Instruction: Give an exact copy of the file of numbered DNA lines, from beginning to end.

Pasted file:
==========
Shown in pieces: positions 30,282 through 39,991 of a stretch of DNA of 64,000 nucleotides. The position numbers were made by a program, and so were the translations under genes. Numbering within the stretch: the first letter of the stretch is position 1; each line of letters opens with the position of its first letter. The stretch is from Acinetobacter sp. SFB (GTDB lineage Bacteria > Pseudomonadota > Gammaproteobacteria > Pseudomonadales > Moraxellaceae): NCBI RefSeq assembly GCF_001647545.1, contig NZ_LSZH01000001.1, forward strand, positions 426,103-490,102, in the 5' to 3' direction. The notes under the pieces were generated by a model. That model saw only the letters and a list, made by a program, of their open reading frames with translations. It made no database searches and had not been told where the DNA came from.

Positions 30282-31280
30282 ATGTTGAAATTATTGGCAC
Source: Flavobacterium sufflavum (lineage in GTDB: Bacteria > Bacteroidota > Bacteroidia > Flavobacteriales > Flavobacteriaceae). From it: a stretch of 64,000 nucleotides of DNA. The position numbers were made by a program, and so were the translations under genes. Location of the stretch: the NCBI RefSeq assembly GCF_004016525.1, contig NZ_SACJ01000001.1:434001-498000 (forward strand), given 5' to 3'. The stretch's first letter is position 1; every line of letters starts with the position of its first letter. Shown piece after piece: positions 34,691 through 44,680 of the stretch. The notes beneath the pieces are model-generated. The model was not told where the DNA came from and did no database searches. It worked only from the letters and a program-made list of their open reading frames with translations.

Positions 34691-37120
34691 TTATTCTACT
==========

Shown in pieces: positions 30,282 through 39,991 of a stretch of DNA of 64,000 nucleotides. The position numbers were made by a program, and so were the translations under genes. Numbering within the stretch: the first letter of the stretch is position 1; each line of letters opens with the position of its first letter. The stretch is from Acinetobacter sp. SFB (GTDB lineage Bacteria > Pseudomonadota > Gammaproteobacteria > Pseudomonadales > Moraxellaceae): NCBI RefSeq assembly GCF_001647545.1, contig NZ_LSZH01000001.1, forward strand, positions 426,103-490,102, in the 5' to 3' direction. The notes under the pieces were generated by a model. That model saw only the letters and a list, made by a program, of their open reading frames with translations. It made no database searches and had not been told where the DNA came from.

Positions 30282-31280
30282 ATGTTGAAATTATTGGCAC
Source: Flavobacterium sufflavum (lineage in GTDB: Bacteria > Bacteroidota > Bacteroidia > Flavobacteriales > Flavobacteriaceae). From it: a stretch of 64,000 nucleotides of DNA. The position numbers were made by a program, and so were the translations under genes. Location of the stretch: the NCBI RefSeq assembly GCF_004016525.1, contig NZ_SACJ01000001.1:434001-498000 (forward strand), given 5' to 3'. The stretch's first letter is position 1; every line of letters starts with the position of its first letter. Shown piece after piece: positions 34,691 through 44,680 of the stretch. The notes beneath the pieces are model-generated. The model was not told where the DNA came from and did no database searches. It worked only from the letters and a program-made list of their open reading frames with translations.

Positions 34691-37120
34691 TTATTCTACT